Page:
Projecting future net income as a financial management device has been around for a long time. Measuring option risks, and thus the market value of portfolio equity, as a distinct financial management benchmark emerged only in the mid-1980s.

Financial institutions still tend to favor using net interest income simulation to formulate financial decisions, although it does not rigorously capture option values.

It is easy to understand this preference.

*Financial managers, board members, stock analysts, and shareholders understand net interest income clearly. They are conditioned to think about income relative to equity and assets as the keys to success or failure.

*Held-to-maturity accounting prohibits selling financial assets before maturity.

*Bonuses are almost always based on some variant of income performance.

With these incentives, many financial institution managers allow themselves to argue, "I am holding this bond to maturity; all that matters is net interest income."

They need to understand that measuring market value of portfolio equity allows better management of such income.

Market-value portfolio equity is the option-adjusted discounted present value of future cash flows under a wide variety of market scenarios. It takes into account market volatility, implied forward rates, and correlation between cash flows and changes in forward interest rates.

This approach measures true economic value, including the value or cost of embedded options.

Net interest income, a conceptual and data subset of this approach, is derived from zero-volatility projection of cash flow. However, volatility is not zero!

Net interest simulation lacks the analytical rigor to evaluate the economic consequences of volatility-sensitive cash flows. This technique usually makes currently high-yielding instruments look more attractive and lower-yielding investments less attractive, since high yields often come as compensation for selling options (assuming yield-curve risk or negative convexity).

On average, the investor will pay later for risk assumed today. The question is, how much?

Asset-liability managers, treasurers, and CFOs do themselves and their companies a great disservice by failing to integrate net interest income and market value of portfolio equity. It is simply wrong thinking to view market value merely as "something we do for the regulators."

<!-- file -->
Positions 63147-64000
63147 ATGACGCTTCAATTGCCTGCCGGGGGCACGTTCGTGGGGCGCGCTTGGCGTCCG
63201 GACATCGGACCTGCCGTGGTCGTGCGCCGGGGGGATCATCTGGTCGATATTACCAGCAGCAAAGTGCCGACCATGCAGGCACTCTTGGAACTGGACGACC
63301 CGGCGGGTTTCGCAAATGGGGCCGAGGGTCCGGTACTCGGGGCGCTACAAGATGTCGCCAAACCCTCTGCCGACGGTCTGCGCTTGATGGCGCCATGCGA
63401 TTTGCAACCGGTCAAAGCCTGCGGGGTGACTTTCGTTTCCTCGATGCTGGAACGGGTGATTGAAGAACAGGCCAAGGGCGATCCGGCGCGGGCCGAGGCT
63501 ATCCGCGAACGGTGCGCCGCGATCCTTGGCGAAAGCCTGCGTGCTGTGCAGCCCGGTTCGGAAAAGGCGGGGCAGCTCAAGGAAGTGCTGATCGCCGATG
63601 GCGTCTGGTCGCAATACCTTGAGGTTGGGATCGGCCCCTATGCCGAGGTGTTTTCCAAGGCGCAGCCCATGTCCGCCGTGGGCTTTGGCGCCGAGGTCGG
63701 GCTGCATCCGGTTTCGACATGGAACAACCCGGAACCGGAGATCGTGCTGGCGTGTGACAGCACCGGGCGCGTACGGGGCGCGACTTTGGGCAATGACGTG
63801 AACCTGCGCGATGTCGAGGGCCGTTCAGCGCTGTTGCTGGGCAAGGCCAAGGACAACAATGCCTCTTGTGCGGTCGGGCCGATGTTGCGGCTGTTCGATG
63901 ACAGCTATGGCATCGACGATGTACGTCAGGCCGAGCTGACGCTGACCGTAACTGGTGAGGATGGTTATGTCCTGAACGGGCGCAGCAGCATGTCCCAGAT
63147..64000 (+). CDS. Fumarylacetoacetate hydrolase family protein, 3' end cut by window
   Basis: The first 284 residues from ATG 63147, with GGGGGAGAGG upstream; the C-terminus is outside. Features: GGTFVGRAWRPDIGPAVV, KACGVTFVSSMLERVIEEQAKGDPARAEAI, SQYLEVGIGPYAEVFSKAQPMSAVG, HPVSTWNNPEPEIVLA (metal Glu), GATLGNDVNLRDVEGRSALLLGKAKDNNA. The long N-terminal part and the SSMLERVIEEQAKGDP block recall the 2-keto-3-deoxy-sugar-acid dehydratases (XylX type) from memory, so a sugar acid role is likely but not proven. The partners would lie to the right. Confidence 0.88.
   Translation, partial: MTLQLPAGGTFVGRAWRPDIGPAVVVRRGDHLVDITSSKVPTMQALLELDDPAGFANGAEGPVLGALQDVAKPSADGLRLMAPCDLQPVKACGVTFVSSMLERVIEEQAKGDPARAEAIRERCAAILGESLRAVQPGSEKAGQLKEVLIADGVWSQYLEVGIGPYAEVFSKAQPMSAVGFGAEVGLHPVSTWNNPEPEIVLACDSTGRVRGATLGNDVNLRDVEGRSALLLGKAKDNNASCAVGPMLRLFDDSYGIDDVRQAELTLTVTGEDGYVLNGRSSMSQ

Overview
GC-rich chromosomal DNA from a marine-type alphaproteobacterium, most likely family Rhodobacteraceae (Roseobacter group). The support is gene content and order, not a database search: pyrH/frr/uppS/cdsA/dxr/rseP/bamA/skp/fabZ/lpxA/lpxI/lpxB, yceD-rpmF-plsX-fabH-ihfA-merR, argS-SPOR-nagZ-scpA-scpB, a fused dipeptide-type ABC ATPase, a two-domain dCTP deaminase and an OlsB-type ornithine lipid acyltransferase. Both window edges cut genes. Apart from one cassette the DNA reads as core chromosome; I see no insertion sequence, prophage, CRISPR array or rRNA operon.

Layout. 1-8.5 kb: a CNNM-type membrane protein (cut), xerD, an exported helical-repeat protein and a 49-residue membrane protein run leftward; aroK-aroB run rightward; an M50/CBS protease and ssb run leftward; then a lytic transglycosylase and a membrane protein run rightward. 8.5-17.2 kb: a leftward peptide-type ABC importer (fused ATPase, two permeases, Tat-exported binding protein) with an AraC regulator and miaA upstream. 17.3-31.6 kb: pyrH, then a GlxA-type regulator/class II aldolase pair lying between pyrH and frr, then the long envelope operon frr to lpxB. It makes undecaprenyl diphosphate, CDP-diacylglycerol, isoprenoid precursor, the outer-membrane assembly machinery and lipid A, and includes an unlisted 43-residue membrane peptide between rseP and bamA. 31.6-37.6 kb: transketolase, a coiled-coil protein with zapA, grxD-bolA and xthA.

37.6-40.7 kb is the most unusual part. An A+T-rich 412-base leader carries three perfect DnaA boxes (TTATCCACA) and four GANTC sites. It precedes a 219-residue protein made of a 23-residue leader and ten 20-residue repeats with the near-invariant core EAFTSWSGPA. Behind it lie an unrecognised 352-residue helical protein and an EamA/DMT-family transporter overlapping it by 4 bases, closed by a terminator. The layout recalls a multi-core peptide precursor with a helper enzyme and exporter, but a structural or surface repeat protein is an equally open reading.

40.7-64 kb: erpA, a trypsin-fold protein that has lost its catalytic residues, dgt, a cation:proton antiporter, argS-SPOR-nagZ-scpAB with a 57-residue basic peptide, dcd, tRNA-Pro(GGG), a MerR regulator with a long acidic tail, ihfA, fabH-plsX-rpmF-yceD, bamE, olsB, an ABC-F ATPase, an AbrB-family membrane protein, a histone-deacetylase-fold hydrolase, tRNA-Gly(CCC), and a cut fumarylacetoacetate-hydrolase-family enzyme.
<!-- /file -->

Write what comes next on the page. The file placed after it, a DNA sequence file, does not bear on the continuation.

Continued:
Overreliance on net interest income to the exclusion of market- value analysis leads to performance problems - in particular, paying too much for assets that create short options positions. The institution in this case is like an insurance company whose premiums are too low for its risks.

Consider a simple case:

During a positively sloped yield curve, many institutions use one-year borrowings to purchase longer-duration mortgage-backed securities and callable notes to enhance income. Wall Street is willing to help lever this bet by providing repo funding to purchase even more long-duration assets.

Net interest income simulation would portray good results for this strategy for at least the next year, regardless of what interest rates do. And management bonuses will look good.

However, if rates rise, reduced or negative income will result. If rates fall, assets prepay and income also falls. In these cases, interest rate volatility can lead to career volatility.

Market-value analysis would provide a warning of impending problems by showing shrinking profits in mark-to-market terms. Rigorous market- value analysis as the "central theme" for financial modeling provides a means to optimize investment, funding, and hedging strategies from an economic perspective. Combining the market value and net interest income approaches matches risk premiums received to risk assumed over time.

Financial institutions today are making decisions in an environment with two major trends:

*Accounting rules pressuring full market-value disclosure.

*Intense competition and consolidation creating unrelenting earnings pressure.

An essential part of any financial management plan should be simultaneously and consistently measuring and managing net interest income and the market value of portfolio equity.

Mr. Moore is executive vice president and treasurer of the Federal Home Loan Bank of Chicago.

Mr. Colvin is president of Pinehurst Analytics, Chapel Hill, N.C., a consulting and software firm. The bank and the firm have developed an automated system that combines the analytical techniques discussed in this article.

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